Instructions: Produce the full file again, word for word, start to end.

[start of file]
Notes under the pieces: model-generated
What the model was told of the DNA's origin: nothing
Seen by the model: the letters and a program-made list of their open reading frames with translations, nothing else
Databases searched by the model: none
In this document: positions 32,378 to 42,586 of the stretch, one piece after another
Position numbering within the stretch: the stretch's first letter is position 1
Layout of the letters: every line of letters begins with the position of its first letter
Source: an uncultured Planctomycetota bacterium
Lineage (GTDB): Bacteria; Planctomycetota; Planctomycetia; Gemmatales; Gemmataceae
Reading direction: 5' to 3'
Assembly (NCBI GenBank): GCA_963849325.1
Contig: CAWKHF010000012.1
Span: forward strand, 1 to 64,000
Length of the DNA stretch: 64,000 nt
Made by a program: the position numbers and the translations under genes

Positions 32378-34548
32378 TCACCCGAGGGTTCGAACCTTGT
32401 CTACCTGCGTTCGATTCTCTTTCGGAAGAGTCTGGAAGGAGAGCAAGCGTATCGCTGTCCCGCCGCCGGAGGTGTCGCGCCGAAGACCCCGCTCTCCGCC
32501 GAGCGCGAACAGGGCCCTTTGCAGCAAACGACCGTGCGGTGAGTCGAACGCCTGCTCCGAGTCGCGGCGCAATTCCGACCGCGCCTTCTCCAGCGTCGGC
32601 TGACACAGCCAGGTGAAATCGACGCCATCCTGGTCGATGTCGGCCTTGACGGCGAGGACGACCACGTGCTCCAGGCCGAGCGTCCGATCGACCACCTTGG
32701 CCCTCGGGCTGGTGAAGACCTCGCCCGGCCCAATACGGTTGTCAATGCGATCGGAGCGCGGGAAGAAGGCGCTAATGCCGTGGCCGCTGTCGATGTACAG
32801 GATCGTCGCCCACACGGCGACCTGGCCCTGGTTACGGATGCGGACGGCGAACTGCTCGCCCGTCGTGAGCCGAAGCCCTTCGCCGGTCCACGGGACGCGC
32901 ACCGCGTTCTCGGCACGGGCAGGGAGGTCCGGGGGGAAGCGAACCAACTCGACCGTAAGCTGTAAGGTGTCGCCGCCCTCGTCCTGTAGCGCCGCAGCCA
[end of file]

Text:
Notes under the pieces: model-generated
What the model was told of the DNA's origin: nothing
Seen by the model: the letters and a program-made list of their open reading frames with translations, nothing else
Databases searched by the model: none
In this document: positions 32,378 to 42,586 of the stretch, one piece after another
Position numbering within the stretch: the stretch's first letter is position 1
Layout of the letters: every line of letters begins with the position of its first letter
Source: an uncultured Planctomycetota bacterium
Lineage (GTDB): Bacteria; Planctomycetota; Planctomycetia; Gemmatales; Gemmataceae
Reading direction: 5' to 3'
Assembly (NCBI GenBank): GCA_963849325.1
Contig: CAWKHF010000012.1
Span: forward strand, 1 to 64,000
Length of the DNA stretch: 64,000 nt
Made by a program: the position numbers and the translations under genes

Positions 32378-34548
32378 TCACCCGAGGGTTCGAACCTTGT
32401 CTACCTGCGTTCGATTCTCTTTCGGAAGAGTCTGGAAGGAGAGCAAGCGTATCGCTGTCCCGCCGCCGGAGGTGTCGCGCCGAAGACCCCGCTCTCCGCC
32501 GAGCGCGAACAGGGCCCTTTGCAGCAAACGACCGTGCGGTGAGTCGAACGCCTGCTCCGAGTCGCGGCGCAATTCCGACCGCGCCTTCTCCAGCGTCGGC
32601 TGACACAGCCAGGTGAAATCGACGCCATCCTGGTCGATGTCGGCCTTGACGGCGAGGACGACCACGTGCTCCAGGCCGAGCGTCCGATCGACCACCTTGG
32701 CCCTCGGGCTGGTGAAGACCTCGCCCGGCCCAATACGGTTGTCAATGCGATCGGAGCGCGGGAAGAAGGCGCTAATGCCGTGGCCGCTGTCGATGTACAG
32801 GATCGTCGCCCACACGGCGACCTGGCCCTGGTTACGGATGCGGACGGCGAACTGCTCGCCCGTCGTGAGCCGAAGCCCTTCGCCGGTCCACGGGACGCGC
32901 ACCGCGTTCTCGGCACGGGCAGGGAGGTCCGGGGGGAAGCGAACCAACTCGACCGTAAGCTGTAAGGTGTCGCCGCCCTCGTCCTGTAGCGCCGCAGCCA